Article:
The cellular mechanisms underlying the control of the strength of Notch signaling are important for biological processes (Hori et al., 2012). Recent studies have shown that endo-lysosomal trafficking of the Notch receptor plays important roles in the regulation of Notch signaling (Fortini, 2009; Yamamoto et al., 2010). Endocytic trafficking has been considered to play a negative role in signaling pathways by transporting Notch receptor to lysosomes for degradation. Also, endocytic trafficking is important for the activation of Notch signaling, which may occur not only on the cell membrane but also in endocytosed vesicles or endosomes (Hori et al., 2011; Sorkin and von Zastrow, 2009). Accumulation of Notch receptor in endosomes, caused by mutations in genes involved in endo-lysosomal trafficking, leads to ectopic activation of Notch signaling (Fortini and Bilder, 2009; Furthauer and Gonzalez-Gaitan, 2009). Several proteins that are involved in endo-lysosomal trafficking, such as endosomal sorting complex required for transport (ESCRT) complexes, lethal (2) giant discs (lgd), the homotypic fusion and vacuole protein sorting (HOPS) complex, and the AP-3 complex, have been shown to regulate Notch signaling in flies (Jaekel and Klein, 2006; Moberg et al., 2005; Thompson et al., 2005; Vaccari and Bilder, 2005; Vaccari et al., 2008, 2009; Wilkin et al., 2008). To our knowledge, this is the first report in which developmental defects of these endo-lysosomal trafficking complexes in vertebrates have been attributed to upregulated Notch signaling. Interestingly, loss of lgd function leads to ectopic upregulation of Notch signaling, and lgd specifically acts on Notch endo-lysosomal trafficking (Jaekel and Klein, 2006). We could speculate that BLOS2 may play a similar role in association with lgd by functioning as an adaptor of ESCRTs in vertebrates. BLOS2 is a shared subunit of BLOC-1 and BORC (Pu et al., 2015). Although BLOC-1 and BORC have been implicated in endo-lysosomal trafficking (Cai et al., 2010; Ji et al., 2009; Pu et al., 2015; Zhang et al., 2014a), our results have shown that BLOS2 probably regulates Notch signaling independently of BLOC-1 or BORC. Loss of BLOS2 leads to the accumulation of Notch in the endosomes. In comparison, when another BLOC-1 subunit (BLOS1 or snapin) is deficient, EGFR or D2R is accumulated in the plasma membrane, where EGF or D2 signaling is upregulated in a ligand-depend manner (Supplementary file 1) (Cai et al., 2010; Ji et al., 2009; Zhang et al., 2014a). The interesting point here is that the mechanism utilized by BLOS2 specifically regulates Notch1, but is not a general mechanism for lysosomal degradation of other endocytosed receptors, such as EGFR. There could be several hypotheses to explain this. First, different interacting partners of BLOC-1 subunits operate to expand their involvement in different pathways. Our recent results have shown that different subunits of BLOC-1, such as dysbindin, muted, and BLOS1, may have unique functions in lysosomal trafficking (e.g. in endo-lysosomal trafficking, LRO biogenesis, and autophagy) mediated by specific interacting partners (Hao et al., 2015; Wang et al., 2014; Yuan et al., 2015; Zhang et al., 2014a). In addition, BLOS2 may have a function in the nucleus (Sun et al., 2008). Second, the residual activity of the destabilized subunit outside of BLOC-1 may function in some way that is different from a null mutation itself, suggesting that phenotypes are differentially sensitive to genetic dosages of loss-of-function BLOC-1 alleles (Mullin et al., 2015).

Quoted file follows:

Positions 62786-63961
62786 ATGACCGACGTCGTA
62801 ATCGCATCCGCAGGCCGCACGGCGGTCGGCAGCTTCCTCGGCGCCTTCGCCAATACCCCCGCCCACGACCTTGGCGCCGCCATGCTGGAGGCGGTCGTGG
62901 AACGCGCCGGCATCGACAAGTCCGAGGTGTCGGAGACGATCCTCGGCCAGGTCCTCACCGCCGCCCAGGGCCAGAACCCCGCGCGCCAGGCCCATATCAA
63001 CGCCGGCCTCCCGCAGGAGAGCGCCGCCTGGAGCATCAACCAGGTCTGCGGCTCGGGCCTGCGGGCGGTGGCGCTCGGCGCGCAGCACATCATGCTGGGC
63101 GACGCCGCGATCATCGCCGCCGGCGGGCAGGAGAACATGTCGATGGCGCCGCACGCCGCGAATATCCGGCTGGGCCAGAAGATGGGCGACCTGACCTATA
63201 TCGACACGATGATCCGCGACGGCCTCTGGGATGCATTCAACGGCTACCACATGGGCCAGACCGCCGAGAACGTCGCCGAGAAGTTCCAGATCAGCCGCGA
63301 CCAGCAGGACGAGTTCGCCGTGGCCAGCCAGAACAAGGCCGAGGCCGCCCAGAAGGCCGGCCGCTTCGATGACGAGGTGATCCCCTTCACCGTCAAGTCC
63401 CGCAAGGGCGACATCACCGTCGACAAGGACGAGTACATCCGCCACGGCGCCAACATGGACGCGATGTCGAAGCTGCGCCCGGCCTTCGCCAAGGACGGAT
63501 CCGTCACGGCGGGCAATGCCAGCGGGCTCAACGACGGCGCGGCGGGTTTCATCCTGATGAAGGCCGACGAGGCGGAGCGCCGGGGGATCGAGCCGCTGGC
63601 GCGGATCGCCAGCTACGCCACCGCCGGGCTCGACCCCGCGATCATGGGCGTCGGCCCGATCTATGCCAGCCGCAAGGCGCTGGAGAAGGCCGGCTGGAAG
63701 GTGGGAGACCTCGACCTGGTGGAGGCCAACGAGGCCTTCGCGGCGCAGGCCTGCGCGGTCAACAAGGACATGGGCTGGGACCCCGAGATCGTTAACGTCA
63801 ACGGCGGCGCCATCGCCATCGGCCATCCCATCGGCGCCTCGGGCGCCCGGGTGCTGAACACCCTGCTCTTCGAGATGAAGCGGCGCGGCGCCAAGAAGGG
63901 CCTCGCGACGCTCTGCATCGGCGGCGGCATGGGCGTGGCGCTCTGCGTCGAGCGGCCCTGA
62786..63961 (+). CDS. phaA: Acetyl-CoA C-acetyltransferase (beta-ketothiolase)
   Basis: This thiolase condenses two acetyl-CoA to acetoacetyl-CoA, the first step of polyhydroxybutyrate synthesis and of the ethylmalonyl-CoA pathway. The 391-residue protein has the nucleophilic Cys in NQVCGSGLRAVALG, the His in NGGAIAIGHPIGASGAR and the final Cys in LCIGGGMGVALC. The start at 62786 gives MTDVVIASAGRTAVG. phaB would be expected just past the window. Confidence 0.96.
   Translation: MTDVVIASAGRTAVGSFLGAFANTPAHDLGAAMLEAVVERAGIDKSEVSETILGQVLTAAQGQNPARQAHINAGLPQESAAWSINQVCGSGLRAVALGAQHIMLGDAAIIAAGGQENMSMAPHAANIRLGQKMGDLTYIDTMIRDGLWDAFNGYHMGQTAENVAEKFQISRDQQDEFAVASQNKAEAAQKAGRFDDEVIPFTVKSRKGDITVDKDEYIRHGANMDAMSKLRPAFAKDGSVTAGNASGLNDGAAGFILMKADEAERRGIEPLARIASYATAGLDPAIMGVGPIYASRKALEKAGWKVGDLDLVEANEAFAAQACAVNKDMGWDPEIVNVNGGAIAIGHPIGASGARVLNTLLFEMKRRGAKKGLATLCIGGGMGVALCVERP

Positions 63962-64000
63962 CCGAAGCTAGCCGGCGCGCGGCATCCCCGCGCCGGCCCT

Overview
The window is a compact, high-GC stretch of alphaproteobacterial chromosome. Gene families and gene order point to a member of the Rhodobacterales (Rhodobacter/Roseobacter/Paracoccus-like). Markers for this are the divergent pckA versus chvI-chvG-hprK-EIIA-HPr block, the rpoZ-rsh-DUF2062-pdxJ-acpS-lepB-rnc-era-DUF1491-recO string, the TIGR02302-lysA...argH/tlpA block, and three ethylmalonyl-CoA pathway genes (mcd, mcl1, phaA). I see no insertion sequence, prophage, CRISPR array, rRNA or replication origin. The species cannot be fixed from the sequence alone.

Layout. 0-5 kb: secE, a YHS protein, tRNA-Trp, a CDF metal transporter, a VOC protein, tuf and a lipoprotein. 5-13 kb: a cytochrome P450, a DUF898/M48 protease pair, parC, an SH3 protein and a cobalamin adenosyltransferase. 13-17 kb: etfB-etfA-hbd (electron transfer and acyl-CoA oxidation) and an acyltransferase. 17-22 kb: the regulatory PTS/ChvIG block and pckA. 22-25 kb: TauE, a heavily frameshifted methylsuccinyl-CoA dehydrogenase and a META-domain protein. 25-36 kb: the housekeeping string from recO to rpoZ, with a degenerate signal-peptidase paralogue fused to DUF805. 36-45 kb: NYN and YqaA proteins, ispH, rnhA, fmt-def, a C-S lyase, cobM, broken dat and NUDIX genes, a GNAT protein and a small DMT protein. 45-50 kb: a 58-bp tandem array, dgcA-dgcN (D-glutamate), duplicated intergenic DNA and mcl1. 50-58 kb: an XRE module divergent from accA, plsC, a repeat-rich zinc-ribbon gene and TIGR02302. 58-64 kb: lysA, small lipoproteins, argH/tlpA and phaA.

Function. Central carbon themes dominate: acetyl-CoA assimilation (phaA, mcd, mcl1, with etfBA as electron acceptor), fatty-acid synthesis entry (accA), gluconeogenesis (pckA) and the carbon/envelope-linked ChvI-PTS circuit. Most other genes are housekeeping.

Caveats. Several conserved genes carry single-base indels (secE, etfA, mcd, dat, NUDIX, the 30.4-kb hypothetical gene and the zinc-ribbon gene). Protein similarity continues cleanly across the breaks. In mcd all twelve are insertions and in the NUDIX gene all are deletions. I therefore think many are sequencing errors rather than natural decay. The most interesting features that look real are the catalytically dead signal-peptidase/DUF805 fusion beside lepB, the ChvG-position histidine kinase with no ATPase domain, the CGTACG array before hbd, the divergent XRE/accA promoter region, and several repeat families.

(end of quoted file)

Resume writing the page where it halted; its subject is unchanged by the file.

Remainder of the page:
HSPCs are capable of self-renewal and differentiation into all lineages of blood, including erythroid, myeloid and lymphoid lineages. HSPCs are now widely used in transplantation to cure multiple diseases. Inability of the donors to provide sufficient HSPCs makes it urgent to produce HSPCs ex vivo or in vitro. Our results revealed the inhibitory role of BLOS2 in HSPC production. Manipulations of BLOS2 expression in HSPCs may therefore have practical implications. Downregulation of BLOS2 by genome-editing of HSPCs might facilitate its production, which is highly demanded in clinical applications. By contrast, overexpression of BLOS2 promoted HSPC differentiation, which may improve the differentiation efficiency. Interestingly, the differentiation activity of excessive HSPCs was abnormal as they generated more T cells at the expense of erythroid and myeloid differentiation. This phenotype is similar to T-cell acute lymphoblastic leukemia (T-ALL), which is also caused by the hyperactivation of the Notch signaling pathway (Tzoneva and Ferrando, 2012). The mimicking T-ALL phenotypes in BLOS2 knockouts have provided potential zebrafish or mouse models of T-ALL for clinical investigation. In addition, modulation of BLOS2 or the lysosomal degradation pathway may serve as a potential therapeutic target in controlling T-ALL progression in patients.